“While we continue to believe that ASP+6 percent represents a reasonable proxy for Part B drug acquisition costs for most hospitals, we do not believe the same is true for hospitals that acquire Part B drugs under the 340B program since such hospitals are able to purchase drugs at deeply discounted 340B ceiling prices or at even lower ‘sub-ceiling’ prices,” CMS said in the proposed rule. “For this reason, we concluded that it was appropriate to survey 340B hospitals to gather drug acquisition cost data for drugs acquired under the 340B program to allow us to pay hospitals for these drugs at amounts that approximate the hospitals’ acquisition costs.”

CMS said it interprets the Social Security Act to permit it “to survey 340B hospitals only and formulate a 340B payment policy for this hospital group that is distinct from the payment policy for non-340B hospitals.” Some argue that if CMS decides to base Part B drug reimbursement for 340B hospitals on a survey of acquisition costs, it must base reimbursement for all hospitals similarly.

In its survey this spring, CMS gave 340B hospitals a choice: (1) provide acquisition costs for each individual specified covered outpatient drugs during fourth quarter of 2018 and/or the first quarter of 2019 (the detailed survey); or (2) indicate that it preferred that CMS use the 340B ceiling prices obtained from the U.S. Health Resources and Services Administration (HRSA) as reflective of their hospital acquisition costs (the quick survey). Hospital groups objected to the survey, arguing that it was inappropriate to distract providers from treating a global pandemic, and that flaws in the survey required that it be withdrawn.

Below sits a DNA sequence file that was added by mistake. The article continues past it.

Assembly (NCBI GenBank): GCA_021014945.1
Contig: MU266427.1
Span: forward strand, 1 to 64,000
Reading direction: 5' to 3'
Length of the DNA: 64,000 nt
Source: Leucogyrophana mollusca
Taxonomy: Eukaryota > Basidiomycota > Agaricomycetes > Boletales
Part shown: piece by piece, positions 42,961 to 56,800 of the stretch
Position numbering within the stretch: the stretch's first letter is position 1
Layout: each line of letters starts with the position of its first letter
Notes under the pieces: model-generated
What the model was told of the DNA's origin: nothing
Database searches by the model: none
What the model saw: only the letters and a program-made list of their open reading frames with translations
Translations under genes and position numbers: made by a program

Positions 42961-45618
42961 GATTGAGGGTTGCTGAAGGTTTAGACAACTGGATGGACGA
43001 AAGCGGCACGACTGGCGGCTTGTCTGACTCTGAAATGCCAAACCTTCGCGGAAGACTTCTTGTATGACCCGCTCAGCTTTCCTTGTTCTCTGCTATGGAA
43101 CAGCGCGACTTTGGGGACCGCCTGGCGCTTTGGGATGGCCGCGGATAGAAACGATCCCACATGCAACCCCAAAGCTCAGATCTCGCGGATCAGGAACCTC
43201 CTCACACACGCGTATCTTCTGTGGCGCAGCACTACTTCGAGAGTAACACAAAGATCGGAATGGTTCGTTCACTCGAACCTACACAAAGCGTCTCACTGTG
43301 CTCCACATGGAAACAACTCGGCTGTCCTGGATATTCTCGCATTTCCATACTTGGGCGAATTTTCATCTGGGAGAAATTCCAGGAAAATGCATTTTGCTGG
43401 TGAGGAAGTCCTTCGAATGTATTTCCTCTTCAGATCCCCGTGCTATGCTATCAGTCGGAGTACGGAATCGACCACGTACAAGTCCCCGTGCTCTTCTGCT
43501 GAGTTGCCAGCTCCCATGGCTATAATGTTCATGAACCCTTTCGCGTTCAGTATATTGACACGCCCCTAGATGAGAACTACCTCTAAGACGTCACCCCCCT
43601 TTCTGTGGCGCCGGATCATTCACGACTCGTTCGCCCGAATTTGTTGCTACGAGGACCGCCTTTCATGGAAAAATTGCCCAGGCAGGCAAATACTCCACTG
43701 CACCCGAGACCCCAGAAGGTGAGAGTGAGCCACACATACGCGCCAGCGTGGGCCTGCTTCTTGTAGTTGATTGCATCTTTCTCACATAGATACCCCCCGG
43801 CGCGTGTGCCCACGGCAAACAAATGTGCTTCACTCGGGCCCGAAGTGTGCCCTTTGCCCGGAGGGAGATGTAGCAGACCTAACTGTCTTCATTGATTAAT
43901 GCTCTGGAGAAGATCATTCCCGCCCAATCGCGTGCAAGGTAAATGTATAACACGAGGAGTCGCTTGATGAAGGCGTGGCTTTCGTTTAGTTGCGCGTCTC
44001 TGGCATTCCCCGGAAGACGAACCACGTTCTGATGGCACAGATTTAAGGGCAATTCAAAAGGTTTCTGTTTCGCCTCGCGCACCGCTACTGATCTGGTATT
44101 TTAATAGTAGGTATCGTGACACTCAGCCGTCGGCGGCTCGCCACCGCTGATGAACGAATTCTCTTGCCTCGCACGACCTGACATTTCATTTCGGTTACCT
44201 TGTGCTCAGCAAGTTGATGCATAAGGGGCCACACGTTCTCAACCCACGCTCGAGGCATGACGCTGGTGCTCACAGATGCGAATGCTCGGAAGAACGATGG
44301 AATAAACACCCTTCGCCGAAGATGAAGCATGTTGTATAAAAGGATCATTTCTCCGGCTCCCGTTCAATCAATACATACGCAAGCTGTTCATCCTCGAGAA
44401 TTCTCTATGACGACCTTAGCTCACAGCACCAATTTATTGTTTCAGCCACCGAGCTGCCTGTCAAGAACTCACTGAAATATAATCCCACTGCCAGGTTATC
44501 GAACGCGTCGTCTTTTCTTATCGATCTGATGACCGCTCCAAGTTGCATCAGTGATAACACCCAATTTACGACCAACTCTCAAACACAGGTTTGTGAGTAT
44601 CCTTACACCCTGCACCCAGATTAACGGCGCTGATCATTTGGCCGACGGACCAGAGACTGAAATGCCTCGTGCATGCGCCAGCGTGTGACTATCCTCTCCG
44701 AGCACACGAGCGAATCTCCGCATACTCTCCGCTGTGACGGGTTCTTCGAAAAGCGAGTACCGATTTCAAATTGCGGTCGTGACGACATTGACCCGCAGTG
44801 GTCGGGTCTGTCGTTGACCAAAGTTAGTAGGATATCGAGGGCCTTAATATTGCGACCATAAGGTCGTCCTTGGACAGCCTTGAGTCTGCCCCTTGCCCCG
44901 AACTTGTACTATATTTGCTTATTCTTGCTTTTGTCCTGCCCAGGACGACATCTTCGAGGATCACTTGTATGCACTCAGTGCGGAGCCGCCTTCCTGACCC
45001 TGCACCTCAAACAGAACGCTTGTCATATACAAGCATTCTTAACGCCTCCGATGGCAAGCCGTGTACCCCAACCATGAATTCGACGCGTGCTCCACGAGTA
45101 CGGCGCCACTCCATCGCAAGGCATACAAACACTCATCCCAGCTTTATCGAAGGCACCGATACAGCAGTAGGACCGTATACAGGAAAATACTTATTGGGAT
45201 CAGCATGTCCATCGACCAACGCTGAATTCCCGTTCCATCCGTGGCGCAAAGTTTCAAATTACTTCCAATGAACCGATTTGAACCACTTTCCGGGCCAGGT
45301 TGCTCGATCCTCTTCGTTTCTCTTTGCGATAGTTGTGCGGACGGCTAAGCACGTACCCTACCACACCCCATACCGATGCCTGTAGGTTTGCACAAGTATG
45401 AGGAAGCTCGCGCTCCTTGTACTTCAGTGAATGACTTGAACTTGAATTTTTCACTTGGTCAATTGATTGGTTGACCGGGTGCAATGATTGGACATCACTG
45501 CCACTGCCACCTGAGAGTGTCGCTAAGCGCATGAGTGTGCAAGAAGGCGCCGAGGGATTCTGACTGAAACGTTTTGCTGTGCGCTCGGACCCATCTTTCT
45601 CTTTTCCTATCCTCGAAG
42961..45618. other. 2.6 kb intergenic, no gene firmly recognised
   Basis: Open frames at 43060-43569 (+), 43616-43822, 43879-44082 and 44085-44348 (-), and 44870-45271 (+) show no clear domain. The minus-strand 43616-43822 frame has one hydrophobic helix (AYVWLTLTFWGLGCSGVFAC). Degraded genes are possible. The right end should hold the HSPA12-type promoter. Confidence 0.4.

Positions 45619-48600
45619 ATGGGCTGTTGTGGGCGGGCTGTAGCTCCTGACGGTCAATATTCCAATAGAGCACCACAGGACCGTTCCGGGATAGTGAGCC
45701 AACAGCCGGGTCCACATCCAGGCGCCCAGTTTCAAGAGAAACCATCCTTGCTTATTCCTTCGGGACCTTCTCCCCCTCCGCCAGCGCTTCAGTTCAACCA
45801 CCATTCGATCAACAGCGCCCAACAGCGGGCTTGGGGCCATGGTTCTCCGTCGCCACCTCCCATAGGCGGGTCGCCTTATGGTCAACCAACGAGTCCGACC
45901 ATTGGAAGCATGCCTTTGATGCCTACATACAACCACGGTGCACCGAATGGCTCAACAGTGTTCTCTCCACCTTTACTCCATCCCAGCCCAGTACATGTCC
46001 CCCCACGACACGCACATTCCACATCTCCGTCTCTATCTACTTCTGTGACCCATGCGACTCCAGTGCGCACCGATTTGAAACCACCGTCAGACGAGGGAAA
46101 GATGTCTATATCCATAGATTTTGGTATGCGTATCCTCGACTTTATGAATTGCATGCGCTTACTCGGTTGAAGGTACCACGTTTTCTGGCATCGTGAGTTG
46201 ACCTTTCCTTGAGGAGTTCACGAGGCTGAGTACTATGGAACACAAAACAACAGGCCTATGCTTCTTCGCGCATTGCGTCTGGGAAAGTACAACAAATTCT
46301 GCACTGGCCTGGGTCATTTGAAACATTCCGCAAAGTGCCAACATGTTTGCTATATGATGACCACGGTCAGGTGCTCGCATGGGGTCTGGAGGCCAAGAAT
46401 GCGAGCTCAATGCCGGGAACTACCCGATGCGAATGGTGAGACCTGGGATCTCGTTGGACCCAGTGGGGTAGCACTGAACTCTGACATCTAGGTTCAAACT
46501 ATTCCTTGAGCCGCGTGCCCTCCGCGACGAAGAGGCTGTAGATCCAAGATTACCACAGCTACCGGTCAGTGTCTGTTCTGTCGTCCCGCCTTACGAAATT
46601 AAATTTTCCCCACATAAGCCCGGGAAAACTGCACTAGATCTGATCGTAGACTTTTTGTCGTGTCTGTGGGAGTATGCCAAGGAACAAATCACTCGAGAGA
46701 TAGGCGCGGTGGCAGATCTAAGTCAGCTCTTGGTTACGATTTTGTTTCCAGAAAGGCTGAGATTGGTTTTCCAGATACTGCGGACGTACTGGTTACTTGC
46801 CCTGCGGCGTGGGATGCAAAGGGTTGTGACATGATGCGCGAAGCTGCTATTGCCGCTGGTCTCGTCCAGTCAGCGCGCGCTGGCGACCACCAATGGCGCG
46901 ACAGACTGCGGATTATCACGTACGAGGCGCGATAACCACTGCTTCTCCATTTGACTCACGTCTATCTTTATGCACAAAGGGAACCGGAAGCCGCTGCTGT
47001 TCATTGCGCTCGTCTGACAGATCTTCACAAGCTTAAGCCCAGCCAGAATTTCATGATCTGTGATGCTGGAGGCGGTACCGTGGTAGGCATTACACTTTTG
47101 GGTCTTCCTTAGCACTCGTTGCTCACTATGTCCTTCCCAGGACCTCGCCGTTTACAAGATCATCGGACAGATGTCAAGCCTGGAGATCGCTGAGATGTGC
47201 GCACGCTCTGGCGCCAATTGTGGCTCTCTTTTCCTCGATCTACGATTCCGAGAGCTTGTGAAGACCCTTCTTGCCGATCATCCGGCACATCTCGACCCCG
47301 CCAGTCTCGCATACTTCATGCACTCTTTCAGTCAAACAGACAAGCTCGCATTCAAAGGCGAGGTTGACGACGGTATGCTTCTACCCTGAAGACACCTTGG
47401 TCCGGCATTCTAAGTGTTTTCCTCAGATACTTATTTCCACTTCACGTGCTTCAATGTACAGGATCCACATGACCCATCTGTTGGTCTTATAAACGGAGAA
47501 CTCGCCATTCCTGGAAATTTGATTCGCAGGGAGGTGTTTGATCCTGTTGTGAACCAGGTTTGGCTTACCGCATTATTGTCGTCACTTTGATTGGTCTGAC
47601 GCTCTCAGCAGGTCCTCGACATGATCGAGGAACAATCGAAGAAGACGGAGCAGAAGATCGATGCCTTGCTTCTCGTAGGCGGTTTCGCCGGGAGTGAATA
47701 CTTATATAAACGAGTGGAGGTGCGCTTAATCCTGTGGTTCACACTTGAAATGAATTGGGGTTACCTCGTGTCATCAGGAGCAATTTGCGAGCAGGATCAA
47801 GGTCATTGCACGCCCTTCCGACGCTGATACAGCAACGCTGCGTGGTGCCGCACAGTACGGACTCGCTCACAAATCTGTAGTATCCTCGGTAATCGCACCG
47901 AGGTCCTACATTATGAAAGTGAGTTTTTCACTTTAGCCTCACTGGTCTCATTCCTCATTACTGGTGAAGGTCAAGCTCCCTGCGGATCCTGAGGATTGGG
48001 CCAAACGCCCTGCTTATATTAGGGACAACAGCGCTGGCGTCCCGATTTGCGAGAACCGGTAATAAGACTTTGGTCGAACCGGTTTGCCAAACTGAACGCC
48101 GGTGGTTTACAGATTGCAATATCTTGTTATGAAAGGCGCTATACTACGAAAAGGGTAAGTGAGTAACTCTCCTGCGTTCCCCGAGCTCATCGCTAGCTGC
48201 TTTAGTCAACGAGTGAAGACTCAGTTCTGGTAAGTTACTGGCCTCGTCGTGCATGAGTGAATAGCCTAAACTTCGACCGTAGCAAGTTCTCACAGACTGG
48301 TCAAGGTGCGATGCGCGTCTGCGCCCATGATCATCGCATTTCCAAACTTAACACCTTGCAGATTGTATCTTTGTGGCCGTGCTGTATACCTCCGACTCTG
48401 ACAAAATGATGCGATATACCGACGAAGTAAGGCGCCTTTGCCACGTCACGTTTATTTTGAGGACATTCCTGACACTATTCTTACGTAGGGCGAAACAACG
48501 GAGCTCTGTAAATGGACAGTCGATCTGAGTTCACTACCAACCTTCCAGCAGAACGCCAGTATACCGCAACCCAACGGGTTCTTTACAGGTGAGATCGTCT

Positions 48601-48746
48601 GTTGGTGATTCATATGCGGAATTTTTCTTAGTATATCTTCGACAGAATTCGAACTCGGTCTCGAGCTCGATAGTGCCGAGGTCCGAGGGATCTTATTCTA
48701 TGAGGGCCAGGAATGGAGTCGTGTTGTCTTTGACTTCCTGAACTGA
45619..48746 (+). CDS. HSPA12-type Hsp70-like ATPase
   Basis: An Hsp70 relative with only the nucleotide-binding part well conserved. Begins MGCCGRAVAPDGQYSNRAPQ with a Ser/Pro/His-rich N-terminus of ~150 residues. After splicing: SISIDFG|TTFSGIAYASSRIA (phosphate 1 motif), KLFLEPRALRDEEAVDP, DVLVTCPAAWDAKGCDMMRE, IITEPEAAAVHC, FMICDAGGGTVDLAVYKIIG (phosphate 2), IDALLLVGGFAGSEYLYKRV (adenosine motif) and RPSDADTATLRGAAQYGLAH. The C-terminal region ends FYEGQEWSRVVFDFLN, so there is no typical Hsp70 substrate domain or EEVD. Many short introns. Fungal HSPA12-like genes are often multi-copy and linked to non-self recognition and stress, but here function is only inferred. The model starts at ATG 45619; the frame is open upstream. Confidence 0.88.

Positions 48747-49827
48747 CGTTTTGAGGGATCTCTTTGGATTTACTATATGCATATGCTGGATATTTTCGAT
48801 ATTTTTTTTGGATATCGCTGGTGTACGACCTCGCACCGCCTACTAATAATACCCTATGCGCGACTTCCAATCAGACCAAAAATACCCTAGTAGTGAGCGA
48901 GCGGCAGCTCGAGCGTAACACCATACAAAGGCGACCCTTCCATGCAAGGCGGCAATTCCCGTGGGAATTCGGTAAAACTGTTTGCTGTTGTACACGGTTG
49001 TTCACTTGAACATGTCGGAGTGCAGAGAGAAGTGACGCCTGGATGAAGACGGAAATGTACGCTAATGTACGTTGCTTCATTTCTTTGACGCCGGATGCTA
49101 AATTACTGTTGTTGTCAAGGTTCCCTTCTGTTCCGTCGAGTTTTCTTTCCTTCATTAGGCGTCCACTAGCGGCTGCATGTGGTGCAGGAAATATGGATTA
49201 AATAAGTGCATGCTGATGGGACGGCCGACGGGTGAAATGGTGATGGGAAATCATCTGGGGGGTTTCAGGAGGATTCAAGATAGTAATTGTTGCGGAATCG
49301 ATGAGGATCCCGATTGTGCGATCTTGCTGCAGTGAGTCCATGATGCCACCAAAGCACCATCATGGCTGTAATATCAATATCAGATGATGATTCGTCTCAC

CMS said only 7 percent of hospitals completed the detailed survey. Fifty-five percent chose the quick survey option. “The remaining 38 percent “did not respond affirmatively to either survey option.” In the latter case, CMS said it applied 340B ceiling prices, which it said “may skew the survey results towards the minimum average discount.”

Regarding its proposed ASP plus 6 percent add-on for 340B purchased drugs, CMS said it was doing so “in lieu of calculating individual acquisition cost amounts for 340B-acquired drugs.” Reporting individual costs, it said, “could reveal sensitive or protected pricing information.” CMS said it was not proposing a separate add-on to take account of overhead and handling because it believes its proposed net payment rate is conservative and “may already account for the costs of overhead and handling.”

CMS excluded penny-priced 340B drugs from its cost calculations. “Because penny pricing is dynamic and the drugs to which it applies may vary from quarter to quarter, we believe it is appropriate to propose to exclude penny pricing from our survey analysis,” it said. CMS invited public comment on its decision.